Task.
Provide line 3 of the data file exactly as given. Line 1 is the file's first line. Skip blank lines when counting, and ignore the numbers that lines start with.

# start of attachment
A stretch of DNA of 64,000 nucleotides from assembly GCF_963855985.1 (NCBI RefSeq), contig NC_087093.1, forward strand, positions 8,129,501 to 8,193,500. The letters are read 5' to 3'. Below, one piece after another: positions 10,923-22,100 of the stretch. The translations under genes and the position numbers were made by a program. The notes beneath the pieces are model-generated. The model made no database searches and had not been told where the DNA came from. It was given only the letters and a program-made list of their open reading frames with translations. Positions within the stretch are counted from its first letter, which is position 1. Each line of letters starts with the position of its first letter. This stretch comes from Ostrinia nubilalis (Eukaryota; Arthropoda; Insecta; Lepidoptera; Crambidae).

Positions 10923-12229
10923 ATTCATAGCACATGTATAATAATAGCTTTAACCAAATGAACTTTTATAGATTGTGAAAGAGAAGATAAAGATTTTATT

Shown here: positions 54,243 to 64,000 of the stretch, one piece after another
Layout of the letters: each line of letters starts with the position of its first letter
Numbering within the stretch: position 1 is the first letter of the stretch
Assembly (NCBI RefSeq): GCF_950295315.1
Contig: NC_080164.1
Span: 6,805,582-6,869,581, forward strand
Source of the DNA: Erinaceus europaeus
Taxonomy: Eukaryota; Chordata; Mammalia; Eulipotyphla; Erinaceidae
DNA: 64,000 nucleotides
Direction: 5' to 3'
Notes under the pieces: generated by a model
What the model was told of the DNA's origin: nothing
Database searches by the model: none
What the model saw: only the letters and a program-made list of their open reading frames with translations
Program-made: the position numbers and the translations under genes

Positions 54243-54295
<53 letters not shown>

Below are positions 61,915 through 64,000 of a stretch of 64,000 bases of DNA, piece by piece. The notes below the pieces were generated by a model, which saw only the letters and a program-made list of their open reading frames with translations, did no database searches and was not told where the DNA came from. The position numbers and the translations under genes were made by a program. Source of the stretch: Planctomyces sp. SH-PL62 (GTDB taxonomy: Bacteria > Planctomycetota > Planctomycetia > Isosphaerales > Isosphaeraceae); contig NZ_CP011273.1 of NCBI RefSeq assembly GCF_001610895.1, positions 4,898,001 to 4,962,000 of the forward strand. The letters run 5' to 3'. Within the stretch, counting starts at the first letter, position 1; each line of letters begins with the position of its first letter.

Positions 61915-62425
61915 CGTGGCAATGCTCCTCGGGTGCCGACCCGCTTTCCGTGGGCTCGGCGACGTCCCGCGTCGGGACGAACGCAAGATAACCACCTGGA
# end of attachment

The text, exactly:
10923 ATTCATAGCACATGTATAATAATAGCTTTAACCAAATGAACTTTTATAGATTGTGAAAGAGAAGATAAAGATTTTATT